Daily entries from the 17th century London diary
Gerald Berg has posted 23 annotations/comments since 4 March 2013.
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About Monday 10 December 1660
Tax avoidance. My advice is don't. I don't know how it works in other countries but in Canada citizens are responsible for all taxes owed. This is whether or not the tax man is in error. So, if they fail to collect or you are unaware that further taxes are owing matters not one bit. Once the error is noticed, you will owe all back taxes PLUS interest compounding. RevCan interest rates are entirely usurious. The worse beyond this is once flagged, they never forget you. Got a down in the office with nothing to do? Let's do you will be their motto.
About Tuesday 27 November 1660
Let me get this straight. David tries a shake down on Nabal and foolishly Nabal tells the henchmen to take a hike. Abigail realizes the mistake and tries to make amends. David likes the way she handles herself and sure enough Nabal winds up dead a few days later. Like we're supposed to believe God killed him? Then Abigail cuts the only deal a widow in her situation can and marries the local creep. Good thing she had her looks! God be blessed. Then again, Nabal was from that low life Caleb clan so it was all for the better anyways. What a terrible story and lousy moral!
About Tuesday 20 November 1660
French music. It was the age of Jean-Baptiste Lully and musically France would never be the same. A genuine superstar and all the rage at Louis' court. England must have sounded a tad provincial in this regard. Lully might deserve his own reference page.
From Wikipedia:By March 16, 1653, Lully had been made royal composer for instrumental music. His vocal and instrumental music for court ballets gradually made him indispensable. In 1660 and 1662 he collaborated on court performances of Francesco Cavalli's Xerse and Ercole amante. When Louis XIV took over the reins of government in 1661, he named Lully superintendent of the royal music and music master of the royal family. In December 1661 the Florentine was granted letters of naturalization. Thus, when he married the daughter of the renowned singer and composer Michel Lambert in 1662, Giovanni Battista Lulli declared himself to be "Jean-Baptiste Lully, escuyer [squire], son of "Laurent de Lully,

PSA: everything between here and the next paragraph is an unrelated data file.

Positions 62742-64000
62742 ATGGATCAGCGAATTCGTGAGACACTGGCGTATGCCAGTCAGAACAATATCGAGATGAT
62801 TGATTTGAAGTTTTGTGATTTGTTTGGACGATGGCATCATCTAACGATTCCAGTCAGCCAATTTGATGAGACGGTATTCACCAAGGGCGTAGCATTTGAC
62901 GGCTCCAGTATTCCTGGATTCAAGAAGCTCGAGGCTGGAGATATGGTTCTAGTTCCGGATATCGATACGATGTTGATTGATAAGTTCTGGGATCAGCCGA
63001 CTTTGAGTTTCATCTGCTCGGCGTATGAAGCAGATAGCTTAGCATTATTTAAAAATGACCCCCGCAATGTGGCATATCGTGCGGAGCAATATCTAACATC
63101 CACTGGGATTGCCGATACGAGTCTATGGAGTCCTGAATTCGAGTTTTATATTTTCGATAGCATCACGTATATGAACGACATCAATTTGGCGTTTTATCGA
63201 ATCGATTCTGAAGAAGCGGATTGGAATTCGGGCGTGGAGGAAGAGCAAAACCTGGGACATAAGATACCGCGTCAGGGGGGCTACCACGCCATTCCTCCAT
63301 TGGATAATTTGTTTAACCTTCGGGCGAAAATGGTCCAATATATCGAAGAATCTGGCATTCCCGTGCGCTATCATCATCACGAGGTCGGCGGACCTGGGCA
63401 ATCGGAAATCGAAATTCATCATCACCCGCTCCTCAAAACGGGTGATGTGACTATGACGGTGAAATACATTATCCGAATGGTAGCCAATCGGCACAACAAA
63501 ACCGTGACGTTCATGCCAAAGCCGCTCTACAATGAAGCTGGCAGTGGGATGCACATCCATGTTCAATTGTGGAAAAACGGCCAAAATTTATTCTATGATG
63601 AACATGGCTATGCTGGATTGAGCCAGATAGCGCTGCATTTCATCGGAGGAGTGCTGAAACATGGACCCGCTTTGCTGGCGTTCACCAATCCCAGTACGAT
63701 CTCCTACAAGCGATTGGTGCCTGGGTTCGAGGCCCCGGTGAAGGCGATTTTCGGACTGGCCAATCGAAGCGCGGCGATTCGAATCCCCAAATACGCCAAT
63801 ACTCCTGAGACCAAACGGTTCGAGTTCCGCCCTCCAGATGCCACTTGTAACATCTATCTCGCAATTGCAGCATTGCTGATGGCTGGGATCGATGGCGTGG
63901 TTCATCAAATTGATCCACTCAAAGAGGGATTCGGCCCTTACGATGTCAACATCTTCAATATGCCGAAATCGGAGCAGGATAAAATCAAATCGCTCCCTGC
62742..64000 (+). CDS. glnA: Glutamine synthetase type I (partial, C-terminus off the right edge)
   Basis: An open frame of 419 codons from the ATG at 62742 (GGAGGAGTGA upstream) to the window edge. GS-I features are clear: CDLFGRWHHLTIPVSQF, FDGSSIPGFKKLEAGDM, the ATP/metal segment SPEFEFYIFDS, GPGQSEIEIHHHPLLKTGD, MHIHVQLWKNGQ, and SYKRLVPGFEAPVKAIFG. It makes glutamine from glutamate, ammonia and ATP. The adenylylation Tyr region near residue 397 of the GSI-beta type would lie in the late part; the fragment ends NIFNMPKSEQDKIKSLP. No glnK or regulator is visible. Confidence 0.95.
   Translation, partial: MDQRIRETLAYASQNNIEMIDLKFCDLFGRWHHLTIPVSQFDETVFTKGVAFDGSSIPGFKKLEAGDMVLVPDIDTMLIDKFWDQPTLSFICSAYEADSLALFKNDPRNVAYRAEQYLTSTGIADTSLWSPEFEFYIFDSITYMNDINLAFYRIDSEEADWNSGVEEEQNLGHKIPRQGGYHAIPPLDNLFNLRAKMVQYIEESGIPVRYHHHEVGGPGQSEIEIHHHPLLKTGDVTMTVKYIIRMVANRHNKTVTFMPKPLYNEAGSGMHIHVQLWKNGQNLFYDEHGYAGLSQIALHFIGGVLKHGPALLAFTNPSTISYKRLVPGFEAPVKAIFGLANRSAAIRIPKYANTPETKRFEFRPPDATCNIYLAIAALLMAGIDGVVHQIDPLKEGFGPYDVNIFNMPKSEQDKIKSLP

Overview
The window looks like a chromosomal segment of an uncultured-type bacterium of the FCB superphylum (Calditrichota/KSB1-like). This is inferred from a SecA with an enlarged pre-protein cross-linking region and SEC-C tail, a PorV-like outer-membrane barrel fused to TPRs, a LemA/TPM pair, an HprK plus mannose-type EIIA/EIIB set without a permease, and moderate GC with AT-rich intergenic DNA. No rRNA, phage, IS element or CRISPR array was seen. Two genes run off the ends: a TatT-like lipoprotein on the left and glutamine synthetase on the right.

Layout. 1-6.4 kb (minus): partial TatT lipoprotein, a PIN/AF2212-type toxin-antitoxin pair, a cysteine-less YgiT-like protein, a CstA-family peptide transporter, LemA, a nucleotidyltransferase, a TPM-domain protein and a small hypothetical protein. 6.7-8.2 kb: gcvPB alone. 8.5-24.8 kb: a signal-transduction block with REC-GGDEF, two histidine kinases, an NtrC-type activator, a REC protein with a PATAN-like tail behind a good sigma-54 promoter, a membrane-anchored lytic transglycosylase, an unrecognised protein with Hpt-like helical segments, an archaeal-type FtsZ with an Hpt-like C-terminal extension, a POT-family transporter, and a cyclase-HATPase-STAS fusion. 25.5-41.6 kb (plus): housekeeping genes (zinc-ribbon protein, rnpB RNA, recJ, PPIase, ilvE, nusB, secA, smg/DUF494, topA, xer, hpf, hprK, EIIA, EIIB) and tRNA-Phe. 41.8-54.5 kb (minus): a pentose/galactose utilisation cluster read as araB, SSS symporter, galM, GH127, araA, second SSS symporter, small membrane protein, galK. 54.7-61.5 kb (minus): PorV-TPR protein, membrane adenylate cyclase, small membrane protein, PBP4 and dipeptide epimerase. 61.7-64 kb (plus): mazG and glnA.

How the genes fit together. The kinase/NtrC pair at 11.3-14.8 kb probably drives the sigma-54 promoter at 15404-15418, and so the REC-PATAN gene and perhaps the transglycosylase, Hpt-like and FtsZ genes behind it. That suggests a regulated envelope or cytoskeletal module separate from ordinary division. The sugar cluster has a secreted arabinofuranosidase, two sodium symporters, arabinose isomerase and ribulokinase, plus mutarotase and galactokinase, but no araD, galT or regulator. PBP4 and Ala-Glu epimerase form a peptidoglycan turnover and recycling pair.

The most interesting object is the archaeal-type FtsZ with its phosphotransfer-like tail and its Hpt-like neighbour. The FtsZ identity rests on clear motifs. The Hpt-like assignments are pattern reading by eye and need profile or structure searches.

About Saturday 27 October 1660
Funny when SP said "buying of things for my house" I assumed things like furniture, kitchen ware and all. But with expenses of that sort I guess books is what he meant!
About Thursday 18 October 1660
A poultry demise. Here in Toronto up until the mid 80's in Kensington Market one use to be able to select a live chicken from the caged front window of the Portuguese butcher and then have it promptly executed at the back of the store. The piece de resistance was the blow torching of the residual feathers from the newly plucked and gutted carcass. On a hot, humid Toronto summer day -- if you had the misfortune of walking past the always open door at that precise moment -- the reeking blast of what smelt like burning hair would nearly knock you off the sidewalk!
About Wednesday 17 October 1660
Re: The Closet Having had the benefit of watching Amanda Vickery's excellent At Home with the Georgians the ultimate bonus of the closet ( as I recall) was that it was a place for absolute privacy. That is the servants were forbidden entry.
About Monday 15 October 1660
I have to disagree with Mary House statement: " I don't find this to be a great difference at all. We watch daily atrocities on television and then cheerfully resume our mundane activities."
Walking into your local butcher shop in no way compares to visiting an abattoir.It is one thing to having inadvertently "seen" a viewing of grotesque violence via the tube and another to experience the actual event. The idea trivialises the reality of horror.
About Sunday 30 September 1660
I think that 'every where foul' refers to smell. Most likely sewage.
About Thursday 27 September 1660
Pepys does nothing but gripe about his workers and then somebody here ALWAYS has to concur by saying it was ever thus. I've let it pass without concern but as this is the single comment made today let me try a different formulation for once.
Pepys probably pays his workers as little as possible and expects maximal results from them. Along with these maximal results he expects materials of the highest quality to be used for the cheapest price attainable. I am sure he feels he deserves it.
So to reformulate: Everybody is the workers friend until it is time to pay for one yourself. At that point they are to be suspected of being shifty, lazy and out to cheat you. It was ever thus.
About Tuesday 18 September 1660
"Those Post-horses will seem too slow,though they should fly as swiftly as the gods,when they ride behind that postboy,Opportunity."
Henry Fielding Tom Thumb the Great